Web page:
Our beautiful church
of St. Pius X is named after the Italian pope who
was canonised a few years earlier in 1954.
He was born Giuseppe Sarto into a poor Italian family
in Venice on 2nd June 1835, the second of ten children.
He died on 20th August 1914.
He became Pius X at the age
of 68, one of the 20th Century’s greatest popes.
He is best remembered for his
encouragement of frequent reception of Holy Communion.
Up until then people received Holy Communion very
occasionally. He was always mindful of his humble
origin. He said ‘I was born poor, I lived poor,
I will die poor’. He was uncomfortable and even
embarrassed with the pomp of the Papal Court. ‘Look
how they have dressed me up’ he said in tears
to an old friend. To another he said ‘This is
such a penance. I am forced to accept all these practices;
they lead me around surrounded by soldiers, like Jesus
when he was seized in Gethsemane’. Coming from
modest circumstances, he would have much preferred
a simple life. He encouraged Catholics to become more
politically involved and had a keen interest in politics
himself. He ended the veto in papal elections which
some governments presumed. He did not write any famous
encyclicals. However he spoke out against the ill
treatment of Indians in Peru and sent humanitarian
aid wherever in the world it was needed.
He had foreseen the outbreak
of the First World War. ‘I would gladly give
my life to save my people from this scourge’
he said. He died a few weeks after the war began.
‘He was a humble man
with a gentle and warm personality, a man of compassion
‘who knew the hardships of life’,”
as one historian puts it. ‘In the greatness
of his heart he wanted to comfort everyone.’
His Feast Day is August 21st.
to St Pius X
O Lord, through
the intercession of St Pius X, bless our parish.
Keep it in your loving care.
May our homes be places of prayer and love.
May our children grow up strong in faith and hope.
May we, your people, show each other the same compassion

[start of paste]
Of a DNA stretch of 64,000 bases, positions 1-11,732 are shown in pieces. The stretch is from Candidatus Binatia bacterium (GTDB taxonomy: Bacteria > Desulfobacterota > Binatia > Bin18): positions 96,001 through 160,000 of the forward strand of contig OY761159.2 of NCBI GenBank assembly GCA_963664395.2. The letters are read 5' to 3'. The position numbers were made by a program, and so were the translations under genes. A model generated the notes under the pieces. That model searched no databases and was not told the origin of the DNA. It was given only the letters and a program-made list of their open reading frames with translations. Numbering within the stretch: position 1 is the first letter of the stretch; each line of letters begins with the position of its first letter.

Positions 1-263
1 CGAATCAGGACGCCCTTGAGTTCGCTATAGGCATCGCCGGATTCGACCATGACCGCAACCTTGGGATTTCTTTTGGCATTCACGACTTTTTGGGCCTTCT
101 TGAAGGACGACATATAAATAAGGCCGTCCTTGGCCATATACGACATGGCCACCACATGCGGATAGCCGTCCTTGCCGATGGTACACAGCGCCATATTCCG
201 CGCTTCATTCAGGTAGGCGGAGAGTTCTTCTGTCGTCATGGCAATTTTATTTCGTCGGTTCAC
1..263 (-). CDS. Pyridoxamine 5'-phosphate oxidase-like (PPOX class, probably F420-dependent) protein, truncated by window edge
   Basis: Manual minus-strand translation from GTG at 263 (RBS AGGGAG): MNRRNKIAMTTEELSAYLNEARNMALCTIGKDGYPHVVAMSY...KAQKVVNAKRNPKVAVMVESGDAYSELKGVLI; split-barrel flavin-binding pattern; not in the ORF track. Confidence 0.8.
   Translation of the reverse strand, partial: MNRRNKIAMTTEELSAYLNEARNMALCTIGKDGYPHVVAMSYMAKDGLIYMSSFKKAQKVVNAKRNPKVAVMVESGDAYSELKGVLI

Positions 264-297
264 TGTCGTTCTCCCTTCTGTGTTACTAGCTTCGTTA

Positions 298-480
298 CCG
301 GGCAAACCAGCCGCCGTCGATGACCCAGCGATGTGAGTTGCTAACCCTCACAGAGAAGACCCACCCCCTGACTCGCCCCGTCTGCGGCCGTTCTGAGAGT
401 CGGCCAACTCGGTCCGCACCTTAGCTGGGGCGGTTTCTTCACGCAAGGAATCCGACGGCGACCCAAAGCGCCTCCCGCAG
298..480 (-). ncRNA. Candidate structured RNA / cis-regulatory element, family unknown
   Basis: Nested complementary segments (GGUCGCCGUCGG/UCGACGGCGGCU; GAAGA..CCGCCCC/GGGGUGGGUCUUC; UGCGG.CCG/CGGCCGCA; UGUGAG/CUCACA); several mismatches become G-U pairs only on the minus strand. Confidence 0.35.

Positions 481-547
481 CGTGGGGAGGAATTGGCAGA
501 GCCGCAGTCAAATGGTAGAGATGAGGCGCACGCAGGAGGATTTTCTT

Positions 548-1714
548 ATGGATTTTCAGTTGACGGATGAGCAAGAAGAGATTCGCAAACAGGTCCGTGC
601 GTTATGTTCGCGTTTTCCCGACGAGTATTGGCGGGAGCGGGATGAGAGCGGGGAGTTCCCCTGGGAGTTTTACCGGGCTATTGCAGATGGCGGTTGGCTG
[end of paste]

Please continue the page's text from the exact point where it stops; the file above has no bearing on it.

and kindness by which Pope Pius X lived
And in so doing may we build up this little corner
of your kingdom.
Laying of the
Feast of Christ
the King, 28th October 1956
On the Feast of Christ the
King, October 28th 1956, the foundation stone for
the new church was laid. The event featured in several
editions of the Derry Journal. As can be seen in the
photo album that follows, the church had already been
under construction for well over a year before the
service took place. On that Sunday, Moville became
the centre of the Catholic world as far as the Derry
diocese was concerned. Bishop Farren’s arrival
was greeted with the usual pomp and ceremony associated
with the time but which would be considered totally
exceptional now. The town was decorated with bunting
and flags. An F.C.A. guard of honour was inspected
by the bishop before he proceeded to the parochial
house. Accompanying the bishop were numerous priests,
several of whom were themselves natives of the parish.
Music was provided by the church choir led by choirmaster,
John McCabe and during the ceremony the choir sang
Veni Creator. Overseeing the entire event was Fr.
Dan Mc Laughlin, parish priest, the inspirational
driving force behind the whole project. A feature
of the ceremony was the handing over of the trowel
by the architect Malachy Fitzpatrick to Bishop Farren
for the formal laying of the foundation stone. The
Journal extracts and photographs that follow feature
some of the main events of that day.
McGuinness family and the building of St Pius X
When Moville builder and furniture
contractor John McGuinness was awarded the contract
to construct St Pius X some 54 years ago, he was presented
with the biggest challenge of his professional life.
McGuinness’s were working on the second phase
of St Finian’s Park at the time, but this was
an undertaking on a whole new scale. The new chapel
was completed in just over three years and John’s
immediate family played a big part in the project.
Here his son, Hugh McGuinness,
and daughter, Sheila Meehan, recall the building of
one of Inishowen most dramatic chapels.
In the first half of the 20th
Century, Moville’s Catholics had the Convent
Chapel as their principal place of worship. Compared